Multivariate normal distribution
Probability density function
Many sample points from a multivariate normal distribution with and , shown along with the 3-sigma ellipse, the two marginal distributions, and the two 1-d histograms.
|Parameters||μ ∈ Rk — location|
Σ ∈ Rk×k — covariance (positive semi-definite matrix)
|Support||x ∈ μ + span(Σ) ⊆ Rk|
exists only when Σ is positive-definite
In probability theory and statistics, the multivariate normal distribution, multivariate Gaussian distribution, or joint normal distribution is a generalization of the one-dimensional (univariate) normal distribution to higher dimensions. One definition is that a random vector is said to be k-variate normally distributed if every linear combination of its k components has a univariate normal distribution. Its importance derives mainly from the multivariate central limit theorem. The multivariate normal distribution is often used to describe, at least approximately, any set of (possibly) correlated real-valued random variables each of which clusters around a mean value.
- 1 Notation and parametrization
- 2 Definition
- 3 Properties
- 3.1 Density function
- 3.2 Higher moments
- 3.3 Likelihood function
- 3.4 Entropy
- 3.5 Kullback–Leibler divergence
- 3.6 Mutual information
- 3.7 Cumulative distribution function
- 3.8 Complementary cumulative distribution function (tail distribution)
- 4 Joint normality
- 5 Conditional distributions
- 6 Marginal distributions
- 7 Affine transformation
- 8 Geometric interpretation
- 9 Estimation of parameters
- 10 Bayesian inference
- 11 Multivariate normality tests
- 12 Drawing values from the distribution
- 13 See also
- 14 References
Notation and parametrization
The multivariate normal distribution of a k-dimensional random vector X = [X1, X2, …, Xk]T can be written in the following notation:
or to make it explicitly known that X is k-dimensional,
with k-dimensional mean vector
- Every linear combination of its components Y = a1X1 + … + akXk is normally distributed. That is, for any constant vector a ∈ Rk, the random variable Y = aTX has a univariate normal distribution, where a univariate normal distribution with zero variance is a point mass on its mean.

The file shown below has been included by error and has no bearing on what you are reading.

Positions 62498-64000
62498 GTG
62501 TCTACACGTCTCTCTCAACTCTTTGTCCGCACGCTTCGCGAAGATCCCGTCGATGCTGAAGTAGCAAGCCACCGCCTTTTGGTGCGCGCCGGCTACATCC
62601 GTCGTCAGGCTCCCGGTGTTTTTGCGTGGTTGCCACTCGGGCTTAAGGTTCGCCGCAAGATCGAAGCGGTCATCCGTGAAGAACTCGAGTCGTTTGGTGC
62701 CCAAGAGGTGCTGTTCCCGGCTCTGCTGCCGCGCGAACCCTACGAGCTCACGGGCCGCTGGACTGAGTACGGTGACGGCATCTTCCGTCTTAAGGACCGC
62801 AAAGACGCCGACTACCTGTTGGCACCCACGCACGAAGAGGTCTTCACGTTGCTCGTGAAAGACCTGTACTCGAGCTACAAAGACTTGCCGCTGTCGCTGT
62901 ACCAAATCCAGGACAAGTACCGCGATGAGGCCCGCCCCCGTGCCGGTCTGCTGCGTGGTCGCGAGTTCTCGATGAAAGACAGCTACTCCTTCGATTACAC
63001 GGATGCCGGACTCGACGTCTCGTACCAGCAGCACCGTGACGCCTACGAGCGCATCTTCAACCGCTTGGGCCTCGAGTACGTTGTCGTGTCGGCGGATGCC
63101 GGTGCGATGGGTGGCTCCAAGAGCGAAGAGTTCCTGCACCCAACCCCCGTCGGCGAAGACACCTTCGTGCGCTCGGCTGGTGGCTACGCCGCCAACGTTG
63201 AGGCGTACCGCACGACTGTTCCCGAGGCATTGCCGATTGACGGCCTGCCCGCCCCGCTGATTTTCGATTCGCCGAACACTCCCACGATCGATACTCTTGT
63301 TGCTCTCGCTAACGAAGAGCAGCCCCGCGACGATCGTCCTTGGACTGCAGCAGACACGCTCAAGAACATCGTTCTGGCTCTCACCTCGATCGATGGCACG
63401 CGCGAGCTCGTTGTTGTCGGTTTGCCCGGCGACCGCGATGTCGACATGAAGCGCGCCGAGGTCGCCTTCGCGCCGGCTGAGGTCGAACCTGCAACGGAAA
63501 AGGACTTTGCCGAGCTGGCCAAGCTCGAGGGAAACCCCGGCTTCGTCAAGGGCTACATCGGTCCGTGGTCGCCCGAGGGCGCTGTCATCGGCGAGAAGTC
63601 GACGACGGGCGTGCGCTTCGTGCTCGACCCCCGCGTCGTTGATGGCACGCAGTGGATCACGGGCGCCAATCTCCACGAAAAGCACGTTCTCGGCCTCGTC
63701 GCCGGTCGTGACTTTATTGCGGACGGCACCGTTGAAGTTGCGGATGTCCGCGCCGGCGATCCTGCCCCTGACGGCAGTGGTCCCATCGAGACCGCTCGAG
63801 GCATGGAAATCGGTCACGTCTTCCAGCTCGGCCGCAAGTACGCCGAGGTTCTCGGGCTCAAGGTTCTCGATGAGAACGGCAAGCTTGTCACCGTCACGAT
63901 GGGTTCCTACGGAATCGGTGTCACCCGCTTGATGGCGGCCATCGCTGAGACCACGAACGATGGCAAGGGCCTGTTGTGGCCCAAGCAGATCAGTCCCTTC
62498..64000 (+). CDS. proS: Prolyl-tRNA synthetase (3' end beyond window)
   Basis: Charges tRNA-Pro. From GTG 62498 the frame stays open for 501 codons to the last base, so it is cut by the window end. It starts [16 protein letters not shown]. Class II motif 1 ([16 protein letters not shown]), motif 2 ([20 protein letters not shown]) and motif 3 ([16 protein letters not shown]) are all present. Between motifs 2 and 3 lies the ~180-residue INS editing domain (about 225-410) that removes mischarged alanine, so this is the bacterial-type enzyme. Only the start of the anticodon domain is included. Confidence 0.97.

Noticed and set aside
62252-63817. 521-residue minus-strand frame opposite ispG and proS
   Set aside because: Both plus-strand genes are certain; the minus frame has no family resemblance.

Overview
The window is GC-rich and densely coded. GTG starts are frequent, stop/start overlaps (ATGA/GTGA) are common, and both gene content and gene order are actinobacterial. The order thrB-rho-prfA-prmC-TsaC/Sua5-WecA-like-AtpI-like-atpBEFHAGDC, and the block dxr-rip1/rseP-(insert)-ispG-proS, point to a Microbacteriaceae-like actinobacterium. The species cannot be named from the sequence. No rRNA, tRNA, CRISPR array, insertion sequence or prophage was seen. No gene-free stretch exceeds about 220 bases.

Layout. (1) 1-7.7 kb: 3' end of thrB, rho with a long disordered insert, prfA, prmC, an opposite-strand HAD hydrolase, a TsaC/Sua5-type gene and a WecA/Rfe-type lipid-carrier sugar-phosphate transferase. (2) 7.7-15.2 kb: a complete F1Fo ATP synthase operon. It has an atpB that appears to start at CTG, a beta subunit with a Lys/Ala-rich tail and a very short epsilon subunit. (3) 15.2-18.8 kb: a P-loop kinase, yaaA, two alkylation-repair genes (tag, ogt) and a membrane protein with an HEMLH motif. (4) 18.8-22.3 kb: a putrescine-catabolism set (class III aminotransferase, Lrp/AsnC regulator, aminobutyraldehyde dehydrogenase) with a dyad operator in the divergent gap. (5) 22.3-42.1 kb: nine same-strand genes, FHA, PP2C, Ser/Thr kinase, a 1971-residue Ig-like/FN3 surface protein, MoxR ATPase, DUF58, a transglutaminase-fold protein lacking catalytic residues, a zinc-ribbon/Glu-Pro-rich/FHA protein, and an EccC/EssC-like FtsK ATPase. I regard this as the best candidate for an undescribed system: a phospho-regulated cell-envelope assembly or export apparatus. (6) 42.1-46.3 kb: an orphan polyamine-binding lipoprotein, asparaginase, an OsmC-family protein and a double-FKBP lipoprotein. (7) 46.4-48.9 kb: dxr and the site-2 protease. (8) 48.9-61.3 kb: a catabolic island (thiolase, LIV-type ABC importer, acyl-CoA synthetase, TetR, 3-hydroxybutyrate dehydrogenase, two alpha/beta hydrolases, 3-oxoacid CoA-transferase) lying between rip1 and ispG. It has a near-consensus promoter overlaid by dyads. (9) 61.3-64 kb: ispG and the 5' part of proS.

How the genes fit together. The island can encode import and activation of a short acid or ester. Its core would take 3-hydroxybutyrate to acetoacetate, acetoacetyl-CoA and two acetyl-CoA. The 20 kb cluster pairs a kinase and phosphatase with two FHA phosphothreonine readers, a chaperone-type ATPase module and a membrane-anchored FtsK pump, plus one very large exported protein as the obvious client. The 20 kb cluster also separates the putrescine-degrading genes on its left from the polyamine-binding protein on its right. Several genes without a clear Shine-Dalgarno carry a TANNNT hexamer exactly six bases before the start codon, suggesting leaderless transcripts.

- There exists a random ℓ-vector Z, whose components are independent standard normal random variables, a k-vector μ, and a k×ℓ matrix A, such that X = AZ + μ. Here the covariance matrix Σ = AAT. Especially in the case of full rank, see the section below on Geometric interpretation.
- There is a k-vector μ and a symmetric, positive semidefinite k×k matrix Σ, such that the characteristic function of X is
The covariance matrix is allowed to be singular (in which case the corresponding distribution has no density[clarification needed]). This case arises frequently in statistics; for example, in the distribution of the vector of residuals in the ordinary least squares regression. Note also that the Xi are in general not independent; they can be seen as the result of applying the matrix A to a collection of independent Gaussian variables Z.
where is a real k-dimensional column vector and is the determinant of . The equation above reduces to that of the univariate normal distribution if is a matrix (i.e. a single real number).
The circularly symmetric version of the complex normal distribution has a slightly different form.